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      Shocks and Ejecta Mass: Radio Observations of Nova V1723 Aql

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          Abstract

          The radio light curves of novae rise and fall over the course of months to years, allowing for detailed observations of the evolution of the nova shell. However, the main parameter determined by radio models of nova explosions - the mass of the ejecta - often seems to exceed theoretical expectations by an order of magnitude. With the recent technological improvements on the Karl G. Jansky Very Large Array (VLA), new observations can test the assumptions upon which ejecta mass estimates are based. Early observations of the classical nova V1723 Aql showed an unexpectedly rapid rise in radio flux density and a distinct bump in the radio light curve on the rise to radio maximum, which is inconsistent with the simple model of spherical ejecta expelled in a single discrete event. This initial bump appears to indicate the presence of shocked material in the outer region of the ejected shell, with the emission from the shocks fading over time. We explore possible origins for this emission and its relation to the mass loss history of the nova. The evolution of the radio spectrum also reveals the density profile, the mass of the ejected shell, and other properties of the ejecta. These observations comprise one of the most complete, longterm set of multi-wavelength radio observations for any classical nova to date.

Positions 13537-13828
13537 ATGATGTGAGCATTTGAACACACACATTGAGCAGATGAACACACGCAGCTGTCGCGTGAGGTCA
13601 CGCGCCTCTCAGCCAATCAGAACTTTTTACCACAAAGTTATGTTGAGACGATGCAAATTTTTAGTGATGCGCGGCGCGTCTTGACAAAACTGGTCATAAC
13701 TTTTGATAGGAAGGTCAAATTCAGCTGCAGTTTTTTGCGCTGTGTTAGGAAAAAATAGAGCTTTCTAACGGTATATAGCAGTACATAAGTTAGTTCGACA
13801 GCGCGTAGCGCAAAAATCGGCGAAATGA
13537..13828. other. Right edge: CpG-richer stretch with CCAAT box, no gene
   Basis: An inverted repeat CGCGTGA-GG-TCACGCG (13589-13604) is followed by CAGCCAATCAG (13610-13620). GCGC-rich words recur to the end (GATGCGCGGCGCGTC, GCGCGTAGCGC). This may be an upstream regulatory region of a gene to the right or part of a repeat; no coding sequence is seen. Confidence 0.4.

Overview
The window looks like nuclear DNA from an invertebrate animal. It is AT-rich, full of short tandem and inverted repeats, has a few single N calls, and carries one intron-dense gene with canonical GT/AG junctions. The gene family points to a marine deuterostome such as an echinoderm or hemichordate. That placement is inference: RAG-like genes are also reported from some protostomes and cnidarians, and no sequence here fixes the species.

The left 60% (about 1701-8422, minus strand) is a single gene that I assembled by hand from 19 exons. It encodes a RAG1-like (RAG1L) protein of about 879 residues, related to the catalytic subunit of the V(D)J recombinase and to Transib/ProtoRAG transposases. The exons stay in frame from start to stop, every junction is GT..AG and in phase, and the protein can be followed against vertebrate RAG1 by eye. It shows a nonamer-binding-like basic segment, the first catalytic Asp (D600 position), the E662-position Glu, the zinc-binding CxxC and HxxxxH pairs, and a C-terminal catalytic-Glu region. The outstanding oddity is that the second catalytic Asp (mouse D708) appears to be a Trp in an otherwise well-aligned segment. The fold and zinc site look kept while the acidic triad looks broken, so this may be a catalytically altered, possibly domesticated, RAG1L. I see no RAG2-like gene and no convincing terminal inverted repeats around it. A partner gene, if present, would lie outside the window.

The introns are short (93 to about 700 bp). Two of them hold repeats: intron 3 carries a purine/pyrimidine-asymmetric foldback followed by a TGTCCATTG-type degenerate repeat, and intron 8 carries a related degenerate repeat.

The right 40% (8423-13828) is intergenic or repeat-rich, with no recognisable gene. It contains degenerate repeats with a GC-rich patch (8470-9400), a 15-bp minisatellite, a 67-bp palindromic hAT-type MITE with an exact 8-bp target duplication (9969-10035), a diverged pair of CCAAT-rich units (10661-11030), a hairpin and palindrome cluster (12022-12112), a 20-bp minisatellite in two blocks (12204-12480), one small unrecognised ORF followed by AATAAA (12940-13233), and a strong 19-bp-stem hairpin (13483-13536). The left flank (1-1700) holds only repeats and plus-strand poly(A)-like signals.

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          Author and article information

          Journal
          2013-06-10
          2013-07-17
          Article
          1306.2265
          09033e97-7087-491d-a565-7dca556b4d76

          http://arxiv.org/licenses/nonexclusive-distrib/1.0/

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          6 pages, 3 figures, to appear in the proceedings of conference "Stella Novae: Future and Past Decades," P. A. Woudt & V. A. R. M. Ribeiro (eds), ASP Conference Series
          astro-ph.SR astro-ph.HE

          High energy astrophysical phenomena, Solar & Stellar astrophysics

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